Adrenaline pulsed through Scott. Aided by the booze in his system he grabbed one of the large umbrellas and ran at him. Before the other man could fully turn around Scott was swinging the umbrella back and hitting its mark with a sickening crunch.
Scott leant over him, tried and failed to feel a pulse, turned on his heels and walked back into the building, through the bar and out into the night.
The next day he went out and found himself a tennis ball in the park. Without waiting to see if he was being watched, he threw the ball, right up into the air, over practically the whole grassed area before it gunned into a tree catching an unsuspecting pigeon square in the head.
He was right after all, he could steal people’s abilities. The little voice in his head applauded him for finally accepting what it had already told him the day after that crash, and encouraged him to go do it again.
Instead of waiting, hoping someone would come walking into his life with an aptitude he wanted, he went looking for them. He scoured the internet, looking for news about happy people, talented people, people he could kill. He found himself envious of anyone with a talent, furious with people who had something he didn’t.
Scott wildly hunted his targets down, chasing them across the country just so he could feel the life ooze out of them and straight into him. He thrived on it.
For one kill he managed to pose as security for a twenty something, blonde-haired, blue-eyed pop singer as he escorted her from her hotel to the concert venue. Cornering her in the back seat of a car, Scott found himself on top of her, his hands around her throat squeezing and squeezing until the bright blue of her eyes faded and she was gone.
On another kill he accidentally bumped into a politician trying to go incognito in a department store. It wasn’t that hard to pull out a knife in the men’s changing rooms and quietly slash his throat before slipping out, unnoticed. Scott then assumed he would get the man’s good fortune with women, the MP’s affairs littered the covers of tabloids regularly, but he didn’t; the gift he had stolen from him was his manipulation of people, the ability to talk someone down and into what you wanted. It was just what Scott needed.
As time passed and his talents increased, he became more reckless, hungrier for bigger better gifts, his control all but a memory as he savagely followed the cycle of hunt, kill, run, hunt, kill, run.
Scott had a new target now though. A few days beforehand a new headline had caught his eye: “LUCKIEST WOMAN IN THE WORLD? ANNABELLE GRACE, 67, SURVIVES TWO BOUTS OF CANCER (NOW SUFFERING WITH A THIRD), BEING STRUCK WITH LIGHTNING, A PLANE CRASH AND NOW WINS £13 MILLION IN LOTTO SUCCESS.” Now that was something he could do with. Dropping the newspaper, Scott left the shop he was in and headed to the closest library, eager, ready and excited for this new hunt.
It had been eight months since Scott had walked out of his parent’s house, eight months since he had become a taboo in his own home.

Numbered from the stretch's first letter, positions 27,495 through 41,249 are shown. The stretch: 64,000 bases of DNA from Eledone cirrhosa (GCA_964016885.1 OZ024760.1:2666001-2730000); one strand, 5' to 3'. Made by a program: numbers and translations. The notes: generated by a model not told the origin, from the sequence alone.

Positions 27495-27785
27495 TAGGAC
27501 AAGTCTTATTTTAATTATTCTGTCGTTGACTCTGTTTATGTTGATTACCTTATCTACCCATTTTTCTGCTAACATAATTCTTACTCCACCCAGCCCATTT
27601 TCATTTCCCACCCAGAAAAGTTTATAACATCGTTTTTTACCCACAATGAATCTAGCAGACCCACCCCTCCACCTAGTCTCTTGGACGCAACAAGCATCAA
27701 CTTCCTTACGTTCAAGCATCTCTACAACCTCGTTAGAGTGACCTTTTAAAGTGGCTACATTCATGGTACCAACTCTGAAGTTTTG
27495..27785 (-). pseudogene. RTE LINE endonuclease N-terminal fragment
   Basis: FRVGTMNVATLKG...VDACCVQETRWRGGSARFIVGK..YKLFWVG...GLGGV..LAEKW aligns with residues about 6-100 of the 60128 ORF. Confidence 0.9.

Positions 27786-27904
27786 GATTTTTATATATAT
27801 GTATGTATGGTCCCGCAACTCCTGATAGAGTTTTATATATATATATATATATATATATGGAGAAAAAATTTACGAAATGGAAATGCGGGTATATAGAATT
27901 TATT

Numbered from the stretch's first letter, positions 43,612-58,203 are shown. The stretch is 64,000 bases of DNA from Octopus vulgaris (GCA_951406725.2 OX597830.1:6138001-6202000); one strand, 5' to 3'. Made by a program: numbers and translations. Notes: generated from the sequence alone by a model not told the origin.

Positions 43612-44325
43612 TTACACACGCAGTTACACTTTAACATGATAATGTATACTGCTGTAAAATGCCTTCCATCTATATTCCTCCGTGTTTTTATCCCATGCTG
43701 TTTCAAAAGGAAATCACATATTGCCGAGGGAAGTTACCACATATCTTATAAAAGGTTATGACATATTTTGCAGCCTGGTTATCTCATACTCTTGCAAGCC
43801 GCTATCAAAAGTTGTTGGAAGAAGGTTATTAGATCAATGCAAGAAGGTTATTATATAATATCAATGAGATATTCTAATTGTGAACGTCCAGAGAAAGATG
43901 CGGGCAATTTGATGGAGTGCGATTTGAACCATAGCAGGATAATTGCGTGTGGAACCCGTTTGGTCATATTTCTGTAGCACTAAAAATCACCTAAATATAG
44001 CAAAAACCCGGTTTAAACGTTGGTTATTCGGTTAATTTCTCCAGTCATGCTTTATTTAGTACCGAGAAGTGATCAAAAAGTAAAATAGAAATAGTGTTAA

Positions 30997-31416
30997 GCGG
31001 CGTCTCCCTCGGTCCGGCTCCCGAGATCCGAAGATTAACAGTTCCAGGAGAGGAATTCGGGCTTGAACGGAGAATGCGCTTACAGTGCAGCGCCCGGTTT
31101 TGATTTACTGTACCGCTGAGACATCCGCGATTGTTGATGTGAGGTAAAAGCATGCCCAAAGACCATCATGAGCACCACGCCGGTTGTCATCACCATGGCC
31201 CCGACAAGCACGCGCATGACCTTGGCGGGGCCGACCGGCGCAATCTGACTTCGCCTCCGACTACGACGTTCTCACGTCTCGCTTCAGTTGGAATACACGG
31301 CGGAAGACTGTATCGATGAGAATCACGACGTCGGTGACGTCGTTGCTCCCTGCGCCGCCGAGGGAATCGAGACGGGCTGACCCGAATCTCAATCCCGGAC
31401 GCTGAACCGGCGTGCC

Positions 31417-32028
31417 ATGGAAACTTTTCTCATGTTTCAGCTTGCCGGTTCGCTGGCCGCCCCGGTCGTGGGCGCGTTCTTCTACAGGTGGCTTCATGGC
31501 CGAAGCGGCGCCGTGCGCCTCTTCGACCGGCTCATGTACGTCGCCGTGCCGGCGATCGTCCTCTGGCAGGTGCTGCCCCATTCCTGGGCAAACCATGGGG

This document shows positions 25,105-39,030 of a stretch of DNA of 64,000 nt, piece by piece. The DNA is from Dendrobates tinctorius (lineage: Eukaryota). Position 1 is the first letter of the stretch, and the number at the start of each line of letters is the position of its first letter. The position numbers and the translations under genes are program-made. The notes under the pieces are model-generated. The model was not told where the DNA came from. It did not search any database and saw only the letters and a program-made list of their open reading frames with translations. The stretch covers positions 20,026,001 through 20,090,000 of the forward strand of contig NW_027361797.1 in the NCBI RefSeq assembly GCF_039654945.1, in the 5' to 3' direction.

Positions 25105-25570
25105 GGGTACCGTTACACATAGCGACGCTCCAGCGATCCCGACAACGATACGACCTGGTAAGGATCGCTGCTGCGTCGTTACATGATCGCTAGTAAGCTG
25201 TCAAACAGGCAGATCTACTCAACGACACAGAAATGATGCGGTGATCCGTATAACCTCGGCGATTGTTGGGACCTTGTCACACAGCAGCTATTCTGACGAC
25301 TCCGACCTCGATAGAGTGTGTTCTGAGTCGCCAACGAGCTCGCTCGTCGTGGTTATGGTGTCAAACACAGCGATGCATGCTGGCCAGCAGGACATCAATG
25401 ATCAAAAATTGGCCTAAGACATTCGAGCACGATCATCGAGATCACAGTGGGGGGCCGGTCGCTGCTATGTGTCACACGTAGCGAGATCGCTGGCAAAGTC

The sun flitted through the cheerful yellow blind on the kitchen window, bathing the table in a warm, early morning blaze. His mum and dad were slumped in their chairs. A bowl of soggy cereal sat on the table as Scott’s dad flicked through the newspaper; his mum stared past the TV and out the window.
“Yes honey?” he replied, without even glancing up.
“Do you think Scott will ever come home to us?”
Walter slowly folded the paper and placed it carefully on the table. “Cath, we’ve been over this, we don’t know where he is-” at this conclusion, Scott’s mother burst out into violent, shuddering sobs “-or what’s happened to him,” he tried to continue. “We’ve looked and no one can find him, we have to, we…we might have to accept that he’s never coming home.” Walter moved round the table to his now hysterical wife and pulled her to his chest, petting her hair.
The TV was still on behind them, the last part of an interview with a middle-aged woman was playing:
“So Anne, one last question, what would you say you owe all this to? What’s your best talent or gift?” a sprightly feminine voice asked from behind the camera.
“Oh, now I know this might sound strange to some but I owe my character, my life and everything I’ve ever achieved to my childhood illnesses, my cancer. Because I’ve got it again now, I’m dying now, I feel as though I’m drawing every possible good thing into my life. My greatest gift is my terminal illness,” the woman replied, a sad smile on her face.
The logo of the new channel interrupted the end and flashed across the screen followed by a solemnly faced reporter back in the studio.
“That was the last interview of the late Annabelle Grace, who was found brutally murdered in her five-bedroom house in the city in the early hours of the morning. Tributes are being paid to the inspirational woman who…”
Unnoticed, the article continued in the background while Scott’s mother sobbed on.